Manufacturer sees emerging technologies enabling a step-up in operating economics
ATR is eyeing opportunities towards the end of the decade to challenge in-development regional aircraft programmes.
The Franco-Italian turboprop manufacturer believes technologies emerging in the next few years will allow an aircraft to be developed offering a step change in efficiency and operating economics compared to existing designs.
"Within two to three years there will be new opportunities in terms of engines, structures and avionics," says ATR chief executive Jean-Michel Leonard. "We aim to be ready [to respond] with the help of our shareholders Alenia and EADS," he adds.
Leonard says it will take that long to establish the direction of the business: "The market is continuously evolving, and this process has not been completed yet. In the future it needs to come back to basics - both the aircraft and the structure of the airlines."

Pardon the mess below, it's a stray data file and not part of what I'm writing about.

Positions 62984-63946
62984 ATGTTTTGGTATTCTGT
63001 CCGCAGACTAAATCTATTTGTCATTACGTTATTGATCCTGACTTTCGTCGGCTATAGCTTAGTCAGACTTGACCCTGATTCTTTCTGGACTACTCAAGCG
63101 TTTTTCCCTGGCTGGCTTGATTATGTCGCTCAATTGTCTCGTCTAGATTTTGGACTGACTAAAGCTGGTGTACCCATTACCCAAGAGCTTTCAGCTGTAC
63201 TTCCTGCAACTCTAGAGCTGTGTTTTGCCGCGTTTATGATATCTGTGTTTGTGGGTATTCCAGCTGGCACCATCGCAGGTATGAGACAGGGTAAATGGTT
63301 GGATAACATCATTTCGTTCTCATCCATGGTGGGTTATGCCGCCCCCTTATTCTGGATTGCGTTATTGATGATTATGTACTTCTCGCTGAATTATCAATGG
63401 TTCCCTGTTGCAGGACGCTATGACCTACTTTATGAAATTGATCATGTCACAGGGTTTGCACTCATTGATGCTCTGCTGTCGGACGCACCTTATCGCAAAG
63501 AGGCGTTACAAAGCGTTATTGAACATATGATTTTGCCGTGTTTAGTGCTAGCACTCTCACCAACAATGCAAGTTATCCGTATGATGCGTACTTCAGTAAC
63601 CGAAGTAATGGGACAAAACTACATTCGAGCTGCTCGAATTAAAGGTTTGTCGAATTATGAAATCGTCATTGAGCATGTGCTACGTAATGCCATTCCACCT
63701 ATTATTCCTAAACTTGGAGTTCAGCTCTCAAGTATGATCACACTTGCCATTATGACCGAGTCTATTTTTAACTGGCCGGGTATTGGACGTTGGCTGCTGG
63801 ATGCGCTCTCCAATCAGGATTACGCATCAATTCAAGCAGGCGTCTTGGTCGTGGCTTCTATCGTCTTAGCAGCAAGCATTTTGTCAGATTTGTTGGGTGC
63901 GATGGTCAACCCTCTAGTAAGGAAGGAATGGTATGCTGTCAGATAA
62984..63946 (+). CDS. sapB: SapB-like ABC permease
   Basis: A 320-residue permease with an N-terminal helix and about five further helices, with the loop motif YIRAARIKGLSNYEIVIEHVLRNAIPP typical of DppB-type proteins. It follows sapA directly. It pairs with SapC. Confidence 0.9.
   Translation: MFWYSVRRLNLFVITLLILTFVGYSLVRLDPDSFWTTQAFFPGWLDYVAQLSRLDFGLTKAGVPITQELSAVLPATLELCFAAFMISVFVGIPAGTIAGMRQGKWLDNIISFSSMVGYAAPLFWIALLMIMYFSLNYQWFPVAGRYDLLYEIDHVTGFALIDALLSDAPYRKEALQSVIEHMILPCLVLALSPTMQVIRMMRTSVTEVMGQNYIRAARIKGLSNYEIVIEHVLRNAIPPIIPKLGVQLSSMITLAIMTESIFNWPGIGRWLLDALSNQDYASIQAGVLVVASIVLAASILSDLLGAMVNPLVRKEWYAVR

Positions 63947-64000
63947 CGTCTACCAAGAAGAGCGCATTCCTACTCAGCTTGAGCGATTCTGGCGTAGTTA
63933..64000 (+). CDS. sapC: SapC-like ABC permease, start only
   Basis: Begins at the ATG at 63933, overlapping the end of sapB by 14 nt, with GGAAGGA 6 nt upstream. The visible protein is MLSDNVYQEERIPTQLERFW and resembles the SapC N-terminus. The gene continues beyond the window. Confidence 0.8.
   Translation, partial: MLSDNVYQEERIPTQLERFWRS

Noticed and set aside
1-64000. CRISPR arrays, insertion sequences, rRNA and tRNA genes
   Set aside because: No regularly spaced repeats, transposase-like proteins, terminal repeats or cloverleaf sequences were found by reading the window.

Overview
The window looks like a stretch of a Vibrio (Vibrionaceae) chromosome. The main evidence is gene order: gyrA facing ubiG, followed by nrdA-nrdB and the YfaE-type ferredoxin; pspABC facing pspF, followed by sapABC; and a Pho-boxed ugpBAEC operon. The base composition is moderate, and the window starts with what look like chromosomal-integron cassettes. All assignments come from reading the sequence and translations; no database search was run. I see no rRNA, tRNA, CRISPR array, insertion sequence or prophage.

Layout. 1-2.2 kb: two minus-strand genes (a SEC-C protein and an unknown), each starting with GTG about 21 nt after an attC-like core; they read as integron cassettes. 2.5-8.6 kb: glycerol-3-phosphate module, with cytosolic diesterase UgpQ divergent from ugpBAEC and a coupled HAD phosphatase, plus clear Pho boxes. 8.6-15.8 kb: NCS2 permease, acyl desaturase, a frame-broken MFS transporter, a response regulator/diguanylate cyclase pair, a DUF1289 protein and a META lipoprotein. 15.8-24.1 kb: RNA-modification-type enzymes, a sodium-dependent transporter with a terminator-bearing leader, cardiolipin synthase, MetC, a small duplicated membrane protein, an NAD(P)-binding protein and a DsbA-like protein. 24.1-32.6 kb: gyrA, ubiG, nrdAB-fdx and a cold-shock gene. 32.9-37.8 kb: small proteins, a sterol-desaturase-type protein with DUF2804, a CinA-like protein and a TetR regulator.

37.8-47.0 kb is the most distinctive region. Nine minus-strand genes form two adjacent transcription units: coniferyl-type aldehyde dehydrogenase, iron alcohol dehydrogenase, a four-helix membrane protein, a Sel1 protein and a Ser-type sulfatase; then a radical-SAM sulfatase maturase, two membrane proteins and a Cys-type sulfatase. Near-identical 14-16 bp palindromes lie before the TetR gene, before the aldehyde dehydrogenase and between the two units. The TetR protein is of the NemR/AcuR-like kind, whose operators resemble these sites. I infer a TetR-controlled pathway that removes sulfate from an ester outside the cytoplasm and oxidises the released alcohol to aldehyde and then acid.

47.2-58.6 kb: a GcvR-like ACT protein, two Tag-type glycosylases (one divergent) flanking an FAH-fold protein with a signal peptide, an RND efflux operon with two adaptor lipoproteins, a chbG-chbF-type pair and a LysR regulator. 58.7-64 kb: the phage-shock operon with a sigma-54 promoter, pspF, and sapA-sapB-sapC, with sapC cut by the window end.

ATR delivered 20 new aircraft last year and expects output to continue at similar rates in the near term. Leonard says the current ATR 42/72-500 models will remain unchanged and there is no plan to develop advanced derivatives or a new design in the near term. "To launch now would make no sense - a new turboprop would be very similar to today's aircraft," he says.
ATR has secured its first new aircraft sale of 2002 with Air Tahiti's purchase of one ATR 72-500. The carrier already operates nine ATR 42/72s. The manufacturer also manages around 100 second-hand ATRs, and recently placed six aircraft with four airlines: one ATR 72 with Air Kiribati on the Pacific island of Tarawa; two ATR 72s with a new Canary Islands-based airline Islas Airways; one ATR 42 with Spain's Intermediacion Aerea; and its first aircraft in Malaysia in a two aircraft deal with an undisclosed airline. Three ATR 42 freighters have been placed with Solenta Aviation, South Africa for operation on behalf of DHL.
Source: Flight International